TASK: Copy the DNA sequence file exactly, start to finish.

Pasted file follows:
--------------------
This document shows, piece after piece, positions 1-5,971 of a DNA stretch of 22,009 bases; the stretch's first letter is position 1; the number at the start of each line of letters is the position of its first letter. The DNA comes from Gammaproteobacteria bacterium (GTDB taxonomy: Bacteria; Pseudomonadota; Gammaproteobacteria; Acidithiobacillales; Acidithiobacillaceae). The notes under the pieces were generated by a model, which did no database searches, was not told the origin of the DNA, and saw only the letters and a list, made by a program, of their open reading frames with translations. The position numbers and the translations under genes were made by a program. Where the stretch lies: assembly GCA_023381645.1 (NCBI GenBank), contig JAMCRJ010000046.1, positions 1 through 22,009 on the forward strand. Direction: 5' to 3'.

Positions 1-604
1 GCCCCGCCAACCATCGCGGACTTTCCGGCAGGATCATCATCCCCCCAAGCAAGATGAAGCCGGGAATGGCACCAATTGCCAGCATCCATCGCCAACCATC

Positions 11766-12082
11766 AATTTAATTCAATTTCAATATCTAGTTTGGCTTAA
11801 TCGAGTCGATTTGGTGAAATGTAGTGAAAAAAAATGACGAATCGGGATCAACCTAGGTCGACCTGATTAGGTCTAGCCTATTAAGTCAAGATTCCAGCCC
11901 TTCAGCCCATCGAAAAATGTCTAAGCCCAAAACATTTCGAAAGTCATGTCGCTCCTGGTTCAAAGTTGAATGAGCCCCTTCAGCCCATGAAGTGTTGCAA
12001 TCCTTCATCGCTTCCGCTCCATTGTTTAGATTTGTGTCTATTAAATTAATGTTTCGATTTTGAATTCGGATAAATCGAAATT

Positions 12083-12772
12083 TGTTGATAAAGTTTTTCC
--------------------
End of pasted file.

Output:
This document shows, piece after piece, positions 1-5,971 of a DNA stretch of 22,009 bases; the stretch's first letter is position 1; the number at the start of each line of letters is the position of its first letter. The DNA comes from Gammaproteobacteria bacterium (GTDB taxonomy: Bacteria; Pseudomonadota; Gammaproteobacteria; Acidithiobacillales; Acidithiobacillaceae). The notes under the pieces were generated by a model, which did no database searches, was not told the origin of the DNA, and saw only the letters and a list, made by a program, of their open reading frames with translations. The position numbers and the translations under genes were made by a program. Where the stretch lies: assembly GCA_023381645.1 (NCBI GenBank), contig JAMCRJ010000046.1, positions 1 through 22,009 on the forward strand. Direction: 5' to 3'.

Positions 1-604
1 GCCCCGCCAACCATCGCGGACTTTCCGGCAGGATCATCATCCCCCCAAGCAAGATGAAGCCGGGAATGGCACCAATTGCCAGCATCCATCGCCAACCATC

Positions 11766-12082
11766 AATTTAATTCAATTTCAATATCTAGTTTGGCTTAA
11801 TCGAGTCGATTTGGTGAAATGTAGTGAAAAAAAATGACGAATCGGGATCAACCTAGGTCGACCTGATTAGGTCTAGCCTATTAAGTCAAGATTCCAGCCC
11901 TTCAGCCCATCGAAAAATGTCTAAGCCCAAAACATTTCGAAAGTCATGTCGCTCCTGGTTCAAAGTTGAATGAGCCCCTTCAGCCCATGAAGTGTTGCAA
12001 TCCTTCATCGCTTCCGCTCCATTGTTTAGATTTGTGTCTATTAAATTAATGTTTCGATTTTGAATTCGGATAAATCGAAATT

Positions 12083-12772
12083 TGTTGATAAAGTTTTTCC